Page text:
But it is through the demands that it makes on the Palestinians that the plan seems unworkable. It seeks the removal of the present leadership, adoption of a new constitution, creation of a fully-empowered parliament and an independent judiciary. The blueprint also demands that the Palestinians carry out financial reforms and strengthen their capacity to fight terrorist organizations. There is much in Mr Bush’s plan that is laudable. But he does not realize that peace cannot be built by forcing people to reject their leaders. This would destroy the very essence of democratic governance and could hardly lead to stable peace.

   

 
 
CONSENSUS AND SOBRIETY 
 
 
BY ASHOK MITRA
 
 
Children, the saying suggests, should be seen and not heard. Going by the verbal pyrotechnics let loose at the two press conferences addressed by the gentleman whose election as the nation’s next president appears almost inevitable, every future head of state of the republic of India should perhaps be neither seen nor heard. The dignitary has to be literate though, for he will have to sign ordinances at great frequency. Come to think of it, it should be enough if the eminence has the reputation of being literate without actually being so: the attorney general could be persuaded to give a ruling that the president is entitled to delegate the necessary power of attorney to, for example, the prime minister, who will then do all the signing on behalf of the head of state. This will also be in consonance with the revised Article 74 of the Constitution, according to which, the president has to do everything according to the wishes of the council of ministers in the Union government.

The above paragraph will conceivably draw the ire of purists belonging to the conventional school. The person almost sure to be elected as president in a fortnight’s time has been selected, we will be told, by national consensus: it is important for the sake of the nation’s dignity, that an individual chosen through such national consensus is spared irreverence of any genre; those who indulge in pastimes of this kind ought deserve a proper dressing- down.

What however is a consensus, of which the nation supposedly should be proud? According to the dictionary, consensus represents “a general agreement”, or “the opinion of most of the people in a group”. It is not that someone picked through a so-called national consensus is a unanimous choice, he or she is the choice of the majority. The very basis of a practising democracy is combat between, and conflict of, views entertained by different members of society. Precisely this attribute distinguishes a democracy from other systems. A democratic framework is sustained by the conflation of different ideas, opinions and courses of action. The democratic process lays down the modality through which the contending proposals and points of view have to pass before a final decision, embedded in law, is reached. Considered from this angle, a national consensus represents no articulation of democracy, but its negation.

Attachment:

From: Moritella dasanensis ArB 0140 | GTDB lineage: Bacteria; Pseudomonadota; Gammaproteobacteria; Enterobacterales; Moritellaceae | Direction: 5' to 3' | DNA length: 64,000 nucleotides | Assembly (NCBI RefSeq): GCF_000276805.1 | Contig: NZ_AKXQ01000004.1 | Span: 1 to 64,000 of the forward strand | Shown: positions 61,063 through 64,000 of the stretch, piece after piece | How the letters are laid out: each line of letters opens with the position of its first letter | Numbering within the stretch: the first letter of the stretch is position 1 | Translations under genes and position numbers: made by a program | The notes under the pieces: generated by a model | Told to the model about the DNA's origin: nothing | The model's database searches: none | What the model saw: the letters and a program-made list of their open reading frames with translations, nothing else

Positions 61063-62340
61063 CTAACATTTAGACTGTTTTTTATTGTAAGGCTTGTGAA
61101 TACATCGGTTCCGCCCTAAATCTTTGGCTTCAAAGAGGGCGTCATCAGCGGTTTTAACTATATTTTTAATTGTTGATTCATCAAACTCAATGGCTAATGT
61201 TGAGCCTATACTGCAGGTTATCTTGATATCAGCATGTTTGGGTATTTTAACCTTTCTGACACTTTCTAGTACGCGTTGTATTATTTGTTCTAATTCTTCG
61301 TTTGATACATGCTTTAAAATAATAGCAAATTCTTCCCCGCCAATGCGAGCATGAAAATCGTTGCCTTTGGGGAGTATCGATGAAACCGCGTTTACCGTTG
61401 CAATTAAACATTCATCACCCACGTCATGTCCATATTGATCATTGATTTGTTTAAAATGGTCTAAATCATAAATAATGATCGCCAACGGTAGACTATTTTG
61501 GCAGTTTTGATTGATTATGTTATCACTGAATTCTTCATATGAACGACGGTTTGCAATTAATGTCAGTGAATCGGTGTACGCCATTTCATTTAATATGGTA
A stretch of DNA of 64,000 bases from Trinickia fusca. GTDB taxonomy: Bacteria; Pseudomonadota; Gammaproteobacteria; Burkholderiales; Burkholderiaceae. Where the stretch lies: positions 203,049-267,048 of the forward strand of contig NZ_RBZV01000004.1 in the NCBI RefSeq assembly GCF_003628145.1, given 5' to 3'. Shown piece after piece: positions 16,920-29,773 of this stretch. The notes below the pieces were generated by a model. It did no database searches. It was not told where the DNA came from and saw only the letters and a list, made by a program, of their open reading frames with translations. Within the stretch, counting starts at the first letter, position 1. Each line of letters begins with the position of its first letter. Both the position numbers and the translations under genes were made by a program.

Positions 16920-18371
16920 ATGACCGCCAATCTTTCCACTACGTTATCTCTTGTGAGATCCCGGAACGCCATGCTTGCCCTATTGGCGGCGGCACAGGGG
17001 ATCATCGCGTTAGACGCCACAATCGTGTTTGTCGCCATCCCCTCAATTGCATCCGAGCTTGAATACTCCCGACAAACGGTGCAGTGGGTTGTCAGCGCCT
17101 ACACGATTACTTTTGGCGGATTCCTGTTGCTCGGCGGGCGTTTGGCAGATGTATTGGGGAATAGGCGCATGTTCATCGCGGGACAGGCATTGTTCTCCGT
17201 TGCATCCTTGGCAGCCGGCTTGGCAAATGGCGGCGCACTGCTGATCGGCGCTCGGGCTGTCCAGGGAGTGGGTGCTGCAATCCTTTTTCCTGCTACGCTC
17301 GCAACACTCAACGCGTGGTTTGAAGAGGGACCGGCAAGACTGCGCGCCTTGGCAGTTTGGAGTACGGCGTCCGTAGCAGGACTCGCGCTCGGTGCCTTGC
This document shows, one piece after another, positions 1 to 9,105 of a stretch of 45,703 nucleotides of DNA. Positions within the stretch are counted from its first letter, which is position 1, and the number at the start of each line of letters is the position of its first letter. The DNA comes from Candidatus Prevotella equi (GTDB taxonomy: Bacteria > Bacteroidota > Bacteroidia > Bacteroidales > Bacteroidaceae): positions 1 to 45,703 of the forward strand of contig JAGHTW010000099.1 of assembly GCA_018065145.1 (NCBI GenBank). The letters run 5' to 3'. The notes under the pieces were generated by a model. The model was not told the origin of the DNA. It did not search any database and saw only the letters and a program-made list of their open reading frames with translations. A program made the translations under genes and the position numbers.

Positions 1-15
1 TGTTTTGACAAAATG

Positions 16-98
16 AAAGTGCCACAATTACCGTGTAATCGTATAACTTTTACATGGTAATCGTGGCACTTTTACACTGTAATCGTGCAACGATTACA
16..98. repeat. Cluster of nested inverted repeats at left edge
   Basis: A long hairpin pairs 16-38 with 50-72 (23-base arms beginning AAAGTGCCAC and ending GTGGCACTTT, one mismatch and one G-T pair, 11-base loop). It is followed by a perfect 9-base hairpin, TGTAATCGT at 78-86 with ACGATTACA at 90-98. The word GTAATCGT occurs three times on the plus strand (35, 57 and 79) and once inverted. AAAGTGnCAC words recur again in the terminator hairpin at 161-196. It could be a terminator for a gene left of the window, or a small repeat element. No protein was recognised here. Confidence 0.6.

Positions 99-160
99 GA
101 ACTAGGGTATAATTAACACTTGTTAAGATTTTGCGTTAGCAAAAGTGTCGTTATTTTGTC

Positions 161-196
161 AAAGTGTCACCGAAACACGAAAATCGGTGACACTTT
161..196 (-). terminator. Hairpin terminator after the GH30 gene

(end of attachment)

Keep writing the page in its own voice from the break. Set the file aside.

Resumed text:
It is, it follows, no scandal, if what is proclaimed as national consensus is not agreed to by some constituents of society and they prefer to wait for a democratic verdict by the electorate. It is not only no scandal, but no treason either. We have decided to jump in the lake, therefore you too must jump in the lake, we are making fools of ourselves, you too therefore must make a fool of yourself: these are instances of specious and dangerous logic which paves the way to authoritarianism.

Give the consensus-mongers an inch and they will claim a mile. The Ram fetishists in the Vishwa Hindu Parishad have now revealed the Kashmir plan dear to their heart. Jammu and Kashmir is proposed to be cut up in four slices. The region to the north-east of the Jhelum river is to be reserved for Kashmiri Pandits; the exclusively Hindu enclave in Jammu should be given the status of a Union territory; the same dispensation is intended for Leh and Ladakh. The residual parts of the existing state are to be left for the abominable Muslims; in any case — the implication is obvious — this wretched area should be permanently under the occupation of the brave and patriotic Indian army.

Precedents are not for flouting. What the VHP thinks in the morning, the Bharatiya Janata Party endorses wholesale in the afternoon. What the BJP approves in the afternoon, the National Democratic Alliance dittoes in a late evening session held in the prime minister’s residence. Following a few hectic days of confabulation, entities such as the Telugu Desam Party, the Bahujan Samaj Party, the All India Anna Dravida Munnetra Kazhagham and others tend to fall in line with the NDA prescription. Once the eventful week ends, a national consensus is announced to have emerged. It is then time for thanksgiving and celebration.